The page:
I have two house cats who are my “home boys” providing emotional support, as I am single and live alone. I have three close friends and I’m close with my sister who lives in NH. I struggle with mild depression, and regret for past mistakes, especially those that impacted me financially. Sadie, Clarence, and Lawrence keep me engaged in the natural world and life.

What would you tell someone who is considering calling SHINE?

Ask to speak with Lorraine. Set up an in-person meeting. Bring all of your health insurance cards, paperwork, etc., with you. Ask lots of questions. 

The SHINE program, Serving the Health Insurance Needs of Everyone, provides free, confidential, and unbiased health insurance counseling for Medicare beneficiaries. To reach a trained and certified counselor in your area, contact the regional office at 1-800-498-4232 or 413-773-5555, or contact your local council on aging.

Barbara Bodzin, Executive DirectorBarbara Bodzin, Executive Director

Age is one of the first things we notice about other people. Ageism arises when age is used to categorize and divide people in ways that lead to harm, disadvantages, and injustice and erodes solidarity across generations.

Ageism refers to stereotypes (how we think), prejudice (how we feel), and discrimination (how we act), directed towards people on the basis of their age, and takes on different forms across the course of life. Its damaging effects can be seen in individuals’ health and dignity, as well as economies and societies. Ageism not only denies people their human rights, but also impacts their ability to reach their full potential.

Ageism affects people of all ages. It pervades many institutions and sectors of society, including those providing health and social care, the workplace, the media, and the legal system. It exists in our relationships and ourselves.

Ageism starts in childhood and is reinforced over time. From an early age, children pick up cues from those around them about their culture’s stereotypes and prejudices, which are soon internalized. People then use these stereotypes to make inferences and to guide their feelings and behavior towards people of different ages, and towards themselves. These inferences, even if misguided, are often so ingrained that they can be difficult to recognize within one’s self. Ageism in younger people impacts employment, health, and housing. Across the life course, ageism interacts with ableism, sexism, and racism, compounding and exacerbating disadvantages.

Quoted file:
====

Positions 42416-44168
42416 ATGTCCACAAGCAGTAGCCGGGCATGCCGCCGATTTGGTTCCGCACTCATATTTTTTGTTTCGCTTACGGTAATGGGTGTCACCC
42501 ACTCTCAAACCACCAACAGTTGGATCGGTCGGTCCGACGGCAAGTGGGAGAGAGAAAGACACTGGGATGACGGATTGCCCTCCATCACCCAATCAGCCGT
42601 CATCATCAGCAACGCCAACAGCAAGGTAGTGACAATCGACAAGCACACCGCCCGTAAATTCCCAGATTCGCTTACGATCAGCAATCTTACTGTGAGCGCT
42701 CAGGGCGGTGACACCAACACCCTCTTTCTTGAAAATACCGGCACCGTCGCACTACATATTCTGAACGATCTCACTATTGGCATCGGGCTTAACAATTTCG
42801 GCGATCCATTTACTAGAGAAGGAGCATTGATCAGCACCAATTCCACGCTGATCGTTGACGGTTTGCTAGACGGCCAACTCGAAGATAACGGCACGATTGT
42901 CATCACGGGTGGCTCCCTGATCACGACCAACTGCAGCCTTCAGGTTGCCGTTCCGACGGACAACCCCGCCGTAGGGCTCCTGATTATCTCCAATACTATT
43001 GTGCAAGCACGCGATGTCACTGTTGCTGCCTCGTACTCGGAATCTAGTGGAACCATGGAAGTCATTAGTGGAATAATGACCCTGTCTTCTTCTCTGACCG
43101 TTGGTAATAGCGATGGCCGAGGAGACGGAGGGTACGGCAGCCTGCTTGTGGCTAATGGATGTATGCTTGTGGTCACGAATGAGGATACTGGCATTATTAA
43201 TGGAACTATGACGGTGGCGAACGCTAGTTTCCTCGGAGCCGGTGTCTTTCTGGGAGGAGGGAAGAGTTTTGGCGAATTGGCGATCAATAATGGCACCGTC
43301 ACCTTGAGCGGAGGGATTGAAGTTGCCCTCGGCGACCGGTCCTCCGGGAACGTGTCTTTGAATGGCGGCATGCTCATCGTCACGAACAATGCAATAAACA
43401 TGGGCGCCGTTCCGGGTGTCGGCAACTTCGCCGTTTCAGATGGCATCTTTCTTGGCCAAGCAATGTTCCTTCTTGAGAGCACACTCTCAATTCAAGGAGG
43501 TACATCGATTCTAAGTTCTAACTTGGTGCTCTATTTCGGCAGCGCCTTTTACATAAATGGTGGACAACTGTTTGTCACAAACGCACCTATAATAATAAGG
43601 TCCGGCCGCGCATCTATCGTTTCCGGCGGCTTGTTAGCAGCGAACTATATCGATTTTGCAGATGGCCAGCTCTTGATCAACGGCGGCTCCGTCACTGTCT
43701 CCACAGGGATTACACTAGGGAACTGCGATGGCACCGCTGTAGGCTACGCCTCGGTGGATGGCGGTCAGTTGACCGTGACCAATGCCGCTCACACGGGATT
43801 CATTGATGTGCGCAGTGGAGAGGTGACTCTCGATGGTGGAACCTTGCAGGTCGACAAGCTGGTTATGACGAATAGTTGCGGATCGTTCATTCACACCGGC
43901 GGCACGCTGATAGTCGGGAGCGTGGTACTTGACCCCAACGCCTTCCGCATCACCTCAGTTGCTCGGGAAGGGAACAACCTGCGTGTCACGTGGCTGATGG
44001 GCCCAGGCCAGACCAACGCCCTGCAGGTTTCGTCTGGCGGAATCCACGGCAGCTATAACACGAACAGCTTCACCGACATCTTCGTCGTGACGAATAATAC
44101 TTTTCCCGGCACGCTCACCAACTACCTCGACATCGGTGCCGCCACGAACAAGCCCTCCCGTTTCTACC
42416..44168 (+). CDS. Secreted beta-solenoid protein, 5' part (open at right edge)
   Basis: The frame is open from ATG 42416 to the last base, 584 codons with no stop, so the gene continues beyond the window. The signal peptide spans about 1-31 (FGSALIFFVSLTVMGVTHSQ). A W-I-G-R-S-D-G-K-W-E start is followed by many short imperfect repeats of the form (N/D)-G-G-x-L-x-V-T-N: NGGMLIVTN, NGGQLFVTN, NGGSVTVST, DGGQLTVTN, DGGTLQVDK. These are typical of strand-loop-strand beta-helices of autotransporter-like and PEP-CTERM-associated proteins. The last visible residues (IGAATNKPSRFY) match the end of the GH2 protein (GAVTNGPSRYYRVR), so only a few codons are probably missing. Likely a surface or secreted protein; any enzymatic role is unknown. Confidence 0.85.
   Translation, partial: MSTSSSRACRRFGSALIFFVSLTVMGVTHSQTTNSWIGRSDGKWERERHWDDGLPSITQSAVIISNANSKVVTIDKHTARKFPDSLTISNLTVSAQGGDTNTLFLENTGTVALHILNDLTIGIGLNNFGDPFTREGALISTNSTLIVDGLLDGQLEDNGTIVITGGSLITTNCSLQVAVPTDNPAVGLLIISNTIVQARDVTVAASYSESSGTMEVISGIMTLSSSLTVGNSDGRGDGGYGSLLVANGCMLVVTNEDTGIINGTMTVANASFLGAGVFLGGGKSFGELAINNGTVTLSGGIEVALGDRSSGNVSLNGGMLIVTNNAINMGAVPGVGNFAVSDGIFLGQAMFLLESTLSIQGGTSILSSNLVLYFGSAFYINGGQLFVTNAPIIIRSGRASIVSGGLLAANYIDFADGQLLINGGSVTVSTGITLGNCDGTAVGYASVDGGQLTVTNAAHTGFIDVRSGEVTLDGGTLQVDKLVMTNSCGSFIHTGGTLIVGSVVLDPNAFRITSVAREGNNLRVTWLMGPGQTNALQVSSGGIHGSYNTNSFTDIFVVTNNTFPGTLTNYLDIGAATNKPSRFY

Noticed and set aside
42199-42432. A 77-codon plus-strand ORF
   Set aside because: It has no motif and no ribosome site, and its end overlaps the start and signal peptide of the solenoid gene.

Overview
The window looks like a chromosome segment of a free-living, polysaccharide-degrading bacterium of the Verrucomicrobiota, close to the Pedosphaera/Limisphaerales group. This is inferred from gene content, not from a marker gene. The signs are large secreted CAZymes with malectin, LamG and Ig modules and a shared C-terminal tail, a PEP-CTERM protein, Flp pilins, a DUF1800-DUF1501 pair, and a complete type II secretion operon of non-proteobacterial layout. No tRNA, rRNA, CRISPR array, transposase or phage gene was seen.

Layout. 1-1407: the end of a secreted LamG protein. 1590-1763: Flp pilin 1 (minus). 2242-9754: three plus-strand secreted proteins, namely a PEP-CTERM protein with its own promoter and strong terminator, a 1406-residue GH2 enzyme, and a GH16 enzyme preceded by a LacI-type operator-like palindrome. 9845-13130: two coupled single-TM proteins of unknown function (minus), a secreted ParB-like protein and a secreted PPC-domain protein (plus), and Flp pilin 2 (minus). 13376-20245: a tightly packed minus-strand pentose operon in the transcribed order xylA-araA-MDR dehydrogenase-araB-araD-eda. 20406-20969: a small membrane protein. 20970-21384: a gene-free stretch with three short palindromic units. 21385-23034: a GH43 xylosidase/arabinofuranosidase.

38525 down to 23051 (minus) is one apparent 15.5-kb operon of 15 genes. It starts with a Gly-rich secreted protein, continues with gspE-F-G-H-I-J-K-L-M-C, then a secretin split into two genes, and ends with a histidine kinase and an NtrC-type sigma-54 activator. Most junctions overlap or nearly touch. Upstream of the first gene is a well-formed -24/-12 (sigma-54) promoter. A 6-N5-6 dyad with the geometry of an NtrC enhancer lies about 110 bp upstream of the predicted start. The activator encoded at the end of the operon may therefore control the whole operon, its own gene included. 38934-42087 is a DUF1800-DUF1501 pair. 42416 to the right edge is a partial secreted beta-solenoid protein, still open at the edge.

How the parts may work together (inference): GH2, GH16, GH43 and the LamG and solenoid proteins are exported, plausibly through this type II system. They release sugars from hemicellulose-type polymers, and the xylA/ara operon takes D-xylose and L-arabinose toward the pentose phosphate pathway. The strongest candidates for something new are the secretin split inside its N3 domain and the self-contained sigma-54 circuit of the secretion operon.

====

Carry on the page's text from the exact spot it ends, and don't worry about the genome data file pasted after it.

When a person is considered young or old partly depends on context, purpose, and culture.

According to the WHO, one in two people are ageist against older people, globally. Among older people, ageism reduces quality of life, and is associated with poorer physical and mental health, cognitive decline, increased social isolation and loneliness, greater financial insecurity, and premature death. For individuals, ageism contributes to poverty and financial insecurity in older age, and one recent estimate shows that ageism costs society billions of dollars every year through elevated health care costs that are directly related to discrimination aimed at older people, negative age stereotypes, and negative self-perceptions of aging.

Ageism influences health through three pathways: psychological, behavioral and physiological. Psychologically, negative age stereotypes can exacerbate stress; behaviorally, negative self-perceptions of aging predict worse health behavior, such as noncompliance with prescribed medications; physiologically, negative age stereotypes predict detrimental brain changes decades later, including the accumulation of plaques and tangles and reduction in the size of the hippocampus.

Language often conveys underlying meaning and can fuel misconceptions that lead to ageism. Words such as “elderly,” “old,” or “senior,” elicit stereotypes of older people as universally frail and dependent, and they are frequently used in a pejorative sense. Similarly, the word “juvenile” elicits a stereotype of younger people as immature.

The WHO report purposefully uses neutral language when referring to individuals and groups, including the terms “older person,” “younger person” or “older people,” and “older populations” and “younger people.” These neutral terms provide the same context, but do not hold the same stereotypical implications.